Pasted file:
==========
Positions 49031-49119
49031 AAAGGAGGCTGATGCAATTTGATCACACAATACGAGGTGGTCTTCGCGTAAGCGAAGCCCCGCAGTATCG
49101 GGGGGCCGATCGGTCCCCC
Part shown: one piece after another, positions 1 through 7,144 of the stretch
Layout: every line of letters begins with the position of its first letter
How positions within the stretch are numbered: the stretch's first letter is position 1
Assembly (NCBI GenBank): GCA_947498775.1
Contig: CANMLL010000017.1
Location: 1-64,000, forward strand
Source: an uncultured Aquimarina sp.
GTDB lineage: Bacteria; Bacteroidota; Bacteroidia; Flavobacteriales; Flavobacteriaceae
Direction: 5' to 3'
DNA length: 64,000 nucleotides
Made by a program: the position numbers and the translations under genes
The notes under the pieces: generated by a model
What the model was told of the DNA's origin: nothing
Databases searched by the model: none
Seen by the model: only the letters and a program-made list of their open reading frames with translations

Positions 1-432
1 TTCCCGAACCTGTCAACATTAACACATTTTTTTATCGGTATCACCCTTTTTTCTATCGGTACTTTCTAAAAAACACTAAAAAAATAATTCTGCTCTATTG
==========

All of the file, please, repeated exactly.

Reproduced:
Positions 49031-49119
49031 AAAGGAGGCTGATGCAATTTGATCACACAATACGAGGTGGTCTTCGCGTAAGCGAAGCCCCGCAGTATCG
49101 GGGGGCCGATCGGTCCCCC
Part shown: one piece after another, positions 1 through 7,144 of the stretch
Layout: every line of letters begins with the position of its first letter
How positions within the stretch are numbered: the stretch's first letter is position 1
Assembly (NCBI GenBank): GCA_947498775.1
Contig: CANMLL010000017.1
Location: 1-64,000, forward strand
Source: an uncultured Aquimarina sp.
GTDB lineage: Bacteria; Bacteroidota; Bacteroidia; Flavobacteriales; Flavobacteriaceae
Direction: 5' to 3'
DNA length: 64,000 nucleotides
Made by a program: the position numbers and the translations under genes
The notes under the pieces: generated by a model
What the model was told of the DNA's origin: nothing
Databases searched by the model: none
Seen by the model: only the letters and a program-made list of their open reading frames with translations

Positions 1-432
1 TTCCCGAACCTGTCAACATTAACACATTTTTTTATCGGTATCACCCTTTTTTCTATCGGTACTTTCTAAAAAACACTAAAAAAATAATTCTGCTCTATTG